Well Being

Got Allergies? Get Acupuncture, Says New Study

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Seasonal allergies suck. What sucks even more is that there’s no real cure or treatment for them; just ways to ease the sniffly, watery-eyed misery. Acupuncture, long used as a alternative treatment for everything from chronic pain to infertility, is another way to improve seasonal allergy symptoms, according to a new study out of Berlin, Germany.

If you’re wary of putting little tiny needles in your skin just so you can stop sneezing, maybe the fact that 71% of people reported an improvement in their allergies after eight weeks of acupuncture will help change your mind. Weirdly, 56% of allergy sufferers who used placebo acupuncture also reported improvement.

Researchers randomly assigned 422 people with seasonal allergies to receive real or placebo acupuncture or to take antihistamines as needed. After eight weeks and 12 treatment sessions, average allergy symptom scores dropped for people in the acupuncture group from 2.7 to 1.7 points  (on a 0-to-6 scale: lower scores indicate feeling better).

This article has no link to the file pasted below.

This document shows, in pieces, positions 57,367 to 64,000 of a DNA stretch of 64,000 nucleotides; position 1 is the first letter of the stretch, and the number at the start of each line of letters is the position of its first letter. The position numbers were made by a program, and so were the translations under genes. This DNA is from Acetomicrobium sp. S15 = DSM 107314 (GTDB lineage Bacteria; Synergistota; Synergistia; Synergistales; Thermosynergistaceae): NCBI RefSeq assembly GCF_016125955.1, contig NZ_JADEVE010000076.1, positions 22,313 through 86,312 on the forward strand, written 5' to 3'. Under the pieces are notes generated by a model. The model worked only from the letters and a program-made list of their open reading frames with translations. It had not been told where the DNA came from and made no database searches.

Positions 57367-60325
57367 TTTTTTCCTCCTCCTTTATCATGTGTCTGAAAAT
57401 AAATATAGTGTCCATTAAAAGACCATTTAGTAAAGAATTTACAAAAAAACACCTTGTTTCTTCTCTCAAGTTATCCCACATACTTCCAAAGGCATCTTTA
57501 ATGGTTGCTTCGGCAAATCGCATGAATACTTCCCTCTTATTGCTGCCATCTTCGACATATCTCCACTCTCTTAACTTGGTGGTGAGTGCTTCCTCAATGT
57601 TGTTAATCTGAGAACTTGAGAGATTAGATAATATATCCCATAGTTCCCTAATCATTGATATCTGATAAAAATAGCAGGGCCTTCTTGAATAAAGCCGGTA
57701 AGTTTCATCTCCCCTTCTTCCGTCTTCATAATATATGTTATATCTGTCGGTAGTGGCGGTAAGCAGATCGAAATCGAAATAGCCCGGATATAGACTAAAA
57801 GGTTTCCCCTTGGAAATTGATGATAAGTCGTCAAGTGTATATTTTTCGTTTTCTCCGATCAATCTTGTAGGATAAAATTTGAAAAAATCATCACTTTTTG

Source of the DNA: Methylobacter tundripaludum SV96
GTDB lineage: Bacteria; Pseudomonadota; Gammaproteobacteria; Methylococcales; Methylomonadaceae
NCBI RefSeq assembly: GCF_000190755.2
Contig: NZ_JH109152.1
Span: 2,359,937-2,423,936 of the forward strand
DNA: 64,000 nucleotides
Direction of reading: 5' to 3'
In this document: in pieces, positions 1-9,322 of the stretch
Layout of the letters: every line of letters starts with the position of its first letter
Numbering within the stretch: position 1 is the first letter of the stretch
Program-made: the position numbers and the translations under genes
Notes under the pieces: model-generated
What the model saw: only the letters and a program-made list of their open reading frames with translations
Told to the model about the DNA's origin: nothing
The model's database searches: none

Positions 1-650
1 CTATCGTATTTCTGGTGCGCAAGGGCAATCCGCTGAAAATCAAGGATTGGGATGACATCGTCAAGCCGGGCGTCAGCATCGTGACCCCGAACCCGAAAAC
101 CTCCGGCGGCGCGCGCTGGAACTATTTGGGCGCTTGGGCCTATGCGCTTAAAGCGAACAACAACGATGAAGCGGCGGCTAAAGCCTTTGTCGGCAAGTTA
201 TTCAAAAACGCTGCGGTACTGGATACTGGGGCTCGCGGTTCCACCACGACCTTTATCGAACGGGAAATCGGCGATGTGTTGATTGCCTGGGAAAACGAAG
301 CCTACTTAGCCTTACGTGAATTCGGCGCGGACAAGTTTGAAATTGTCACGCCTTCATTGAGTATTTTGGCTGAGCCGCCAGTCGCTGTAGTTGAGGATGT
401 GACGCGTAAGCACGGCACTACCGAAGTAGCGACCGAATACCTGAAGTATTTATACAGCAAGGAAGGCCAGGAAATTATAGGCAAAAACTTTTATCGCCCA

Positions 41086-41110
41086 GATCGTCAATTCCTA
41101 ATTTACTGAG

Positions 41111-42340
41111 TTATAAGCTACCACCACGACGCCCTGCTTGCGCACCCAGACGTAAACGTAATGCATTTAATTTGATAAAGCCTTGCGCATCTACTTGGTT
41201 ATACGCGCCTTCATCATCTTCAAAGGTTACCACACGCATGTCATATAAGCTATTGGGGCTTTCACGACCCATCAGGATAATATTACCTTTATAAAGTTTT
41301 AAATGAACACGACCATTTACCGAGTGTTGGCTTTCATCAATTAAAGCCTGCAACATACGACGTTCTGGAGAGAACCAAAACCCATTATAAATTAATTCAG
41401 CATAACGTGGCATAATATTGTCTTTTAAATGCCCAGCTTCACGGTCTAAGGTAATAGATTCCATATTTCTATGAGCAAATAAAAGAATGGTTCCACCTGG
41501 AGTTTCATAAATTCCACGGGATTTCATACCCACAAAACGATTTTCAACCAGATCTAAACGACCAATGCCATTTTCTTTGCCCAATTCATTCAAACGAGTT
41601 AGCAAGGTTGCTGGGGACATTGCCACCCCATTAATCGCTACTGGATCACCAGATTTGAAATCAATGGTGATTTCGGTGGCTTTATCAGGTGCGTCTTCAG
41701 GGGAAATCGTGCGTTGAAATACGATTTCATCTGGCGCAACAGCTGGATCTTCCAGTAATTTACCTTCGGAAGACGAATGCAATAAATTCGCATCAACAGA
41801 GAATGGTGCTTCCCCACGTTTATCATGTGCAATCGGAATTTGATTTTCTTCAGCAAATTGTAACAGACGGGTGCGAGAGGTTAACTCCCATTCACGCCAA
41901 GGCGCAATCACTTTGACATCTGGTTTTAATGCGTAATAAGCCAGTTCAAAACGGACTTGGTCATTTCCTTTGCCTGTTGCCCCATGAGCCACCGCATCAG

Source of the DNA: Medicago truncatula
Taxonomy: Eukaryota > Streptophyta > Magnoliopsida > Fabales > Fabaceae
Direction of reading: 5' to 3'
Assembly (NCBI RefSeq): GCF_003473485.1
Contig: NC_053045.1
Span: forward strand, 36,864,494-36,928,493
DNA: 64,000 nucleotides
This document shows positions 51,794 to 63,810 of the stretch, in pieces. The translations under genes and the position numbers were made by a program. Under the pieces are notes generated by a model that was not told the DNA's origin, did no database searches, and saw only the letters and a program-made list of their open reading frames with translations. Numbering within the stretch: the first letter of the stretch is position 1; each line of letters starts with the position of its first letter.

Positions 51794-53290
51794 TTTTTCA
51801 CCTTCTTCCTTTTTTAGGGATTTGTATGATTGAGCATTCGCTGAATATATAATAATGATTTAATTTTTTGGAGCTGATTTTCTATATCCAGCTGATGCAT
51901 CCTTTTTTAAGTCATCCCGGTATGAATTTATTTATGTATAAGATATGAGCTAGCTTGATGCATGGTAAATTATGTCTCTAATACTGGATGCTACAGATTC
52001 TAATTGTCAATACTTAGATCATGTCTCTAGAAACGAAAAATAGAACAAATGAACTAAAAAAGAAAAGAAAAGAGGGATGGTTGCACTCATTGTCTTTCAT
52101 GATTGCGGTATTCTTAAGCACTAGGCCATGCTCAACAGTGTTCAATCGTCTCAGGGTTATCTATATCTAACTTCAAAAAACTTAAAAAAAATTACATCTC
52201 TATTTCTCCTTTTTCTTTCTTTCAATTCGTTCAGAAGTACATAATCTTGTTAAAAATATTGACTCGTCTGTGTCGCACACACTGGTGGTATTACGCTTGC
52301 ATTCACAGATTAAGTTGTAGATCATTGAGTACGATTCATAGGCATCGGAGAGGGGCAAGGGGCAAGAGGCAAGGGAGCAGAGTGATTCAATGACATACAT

With people patients treated with the placebo acupuncture, symptom scores improved from 2.3 to 1.8 points. The antihistamine group improved from 2.5 to 2.2.

After another eight weeks after the treatment ended, the level of symptom improvement between all three groups was roughly the same. Because of that, researchers say that acupuncture can be expected to lessen symptoms by about a half-point change on the symptom scale. Not a huge change, but something that woud be noticeable in daily life. They’re not sure why acupuncture helps with allergy symptoms, though, unless its the overall effect on the immune system.  Dr. Benno Brinkhaus, the study’s lead author, said acupuncture can be a good complement to other allergy treatment:

It’s not an alternative. We use it firstly as some sort of complementary medicine. If the acupuncture has good results, we can reduce the anti-allergic medication.


Dr. Li-Xing Man, who treats sinus and nasal diseases at the University of Rochester Medical Center but who was not involved in the study, seems to agree:

It may even be that acupuncture makes you feel better in general, and that’s reflected in these questionnaires. If you find a good practitioner of acupuncture and you can afford it, then go for it.


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